A novel design of wind turbine with five blades that rotate on a vertical axis is set to tap into the urban renewable energy market.
The company behind the turbine, McCamley, said the basic design had started life as the winning entry of a Blue Peter competition almost 30 years ago. A prototype had been generating energy from the top of a building in Bulgaria for the last 12 months.
Unlike a conventional turbine, the device’s five blades rotate on a vertical axis within a stationary stator and can turn in wind from any direction. Initial tests suggest the turbine is sound and vibration-free, making it suitable for use on the flat roofs of buildings.
The turbine has blades that slightly adapt their angle to make the best use of the incoming wind. This means the turbine can self-start at wind speeds of less than 1m/s. By comparison conventional horizontal-axis turbines use energy from the grid to get started and cut out when wind speeds drop to 4-5m/s.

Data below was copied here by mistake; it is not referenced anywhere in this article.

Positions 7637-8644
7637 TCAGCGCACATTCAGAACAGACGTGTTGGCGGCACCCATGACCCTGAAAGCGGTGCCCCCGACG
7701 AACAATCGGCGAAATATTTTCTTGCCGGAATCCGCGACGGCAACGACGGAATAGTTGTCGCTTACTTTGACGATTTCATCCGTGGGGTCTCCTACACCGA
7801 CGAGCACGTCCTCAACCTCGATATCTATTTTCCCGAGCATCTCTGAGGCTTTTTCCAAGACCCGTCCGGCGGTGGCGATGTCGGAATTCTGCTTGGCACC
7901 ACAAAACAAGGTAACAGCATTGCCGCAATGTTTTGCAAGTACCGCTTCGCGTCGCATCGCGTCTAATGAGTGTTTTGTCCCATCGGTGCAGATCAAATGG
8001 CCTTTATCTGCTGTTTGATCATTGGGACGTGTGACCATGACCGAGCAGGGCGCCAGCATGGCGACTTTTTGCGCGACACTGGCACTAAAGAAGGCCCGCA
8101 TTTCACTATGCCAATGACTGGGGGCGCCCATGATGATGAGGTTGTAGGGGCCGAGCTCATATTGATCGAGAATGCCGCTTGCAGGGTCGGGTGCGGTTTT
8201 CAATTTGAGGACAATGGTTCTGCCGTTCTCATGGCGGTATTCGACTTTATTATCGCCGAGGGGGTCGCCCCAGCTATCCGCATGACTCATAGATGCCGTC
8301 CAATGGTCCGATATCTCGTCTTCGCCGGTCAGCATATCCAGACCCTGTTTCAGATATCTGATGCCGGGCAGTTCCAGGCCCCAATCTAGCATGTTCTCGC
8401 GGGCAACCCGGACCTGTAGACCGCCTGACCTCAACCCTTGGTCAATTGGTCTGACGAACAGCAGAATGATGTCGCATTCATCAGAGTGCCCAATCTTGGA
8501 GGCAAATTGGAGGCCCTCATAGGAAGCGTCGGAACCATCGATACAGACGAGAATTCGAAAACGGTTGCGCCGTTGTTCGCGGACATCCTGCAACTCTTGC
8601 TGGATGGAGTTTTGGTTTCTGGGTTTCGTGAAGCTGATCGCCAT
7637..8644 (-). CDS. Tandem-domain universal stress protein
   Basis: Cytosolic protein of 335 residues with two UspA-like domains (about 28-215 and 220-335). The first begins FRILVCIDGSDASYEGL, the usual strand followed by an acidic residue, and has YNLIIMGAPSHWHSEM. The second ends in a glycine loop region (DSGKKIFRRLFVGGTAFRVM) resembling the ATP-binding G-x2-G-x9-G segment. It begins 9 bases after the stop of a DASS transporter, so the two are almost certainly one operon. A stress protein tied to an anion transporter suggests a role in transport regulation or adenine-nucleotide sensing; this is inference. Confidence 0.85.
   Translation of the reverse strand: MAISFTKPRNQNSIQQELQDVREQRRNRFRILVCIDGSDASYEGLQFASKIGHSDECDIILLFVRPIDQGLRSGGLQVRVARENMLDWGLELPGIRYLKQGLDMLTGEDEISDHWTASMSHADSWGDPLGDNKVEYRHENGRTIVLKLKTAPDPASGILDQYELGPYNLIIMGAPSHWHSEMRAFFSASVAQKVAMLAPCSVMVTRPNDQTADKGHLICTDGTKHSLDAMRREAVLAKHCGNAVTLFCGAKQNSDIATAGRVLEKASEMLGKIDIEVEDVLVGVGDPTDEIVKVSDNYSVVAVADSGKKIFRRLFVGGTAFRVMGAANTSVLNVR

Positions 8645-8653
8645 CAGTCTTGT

By the end of the year McCamley intends to deliver another prototype to Keele University for independent noise and vibration testing. Philip Mayer, chairman of McCamley, said: “We have many benefits to our technology, which we haven’t seen in our competitors.”
The turbine can continue to operate in hurricanes and strong gusting wind, when other turbines shut down, said McCamley. “This means that the energy generated from our technology is going to be greater than that generated by any other technology on the market,” said Mayer.
The device could be delivered in a flat pack for on-site construction. The McCamley team is looking to fit a thin film of photovoltaic cells to the south-facing surfaces of the device to boost its energy yield. The company is working on a next-generation turbine that it hopes could work offshore in a unit combining wind with solar and tidal energy generation.
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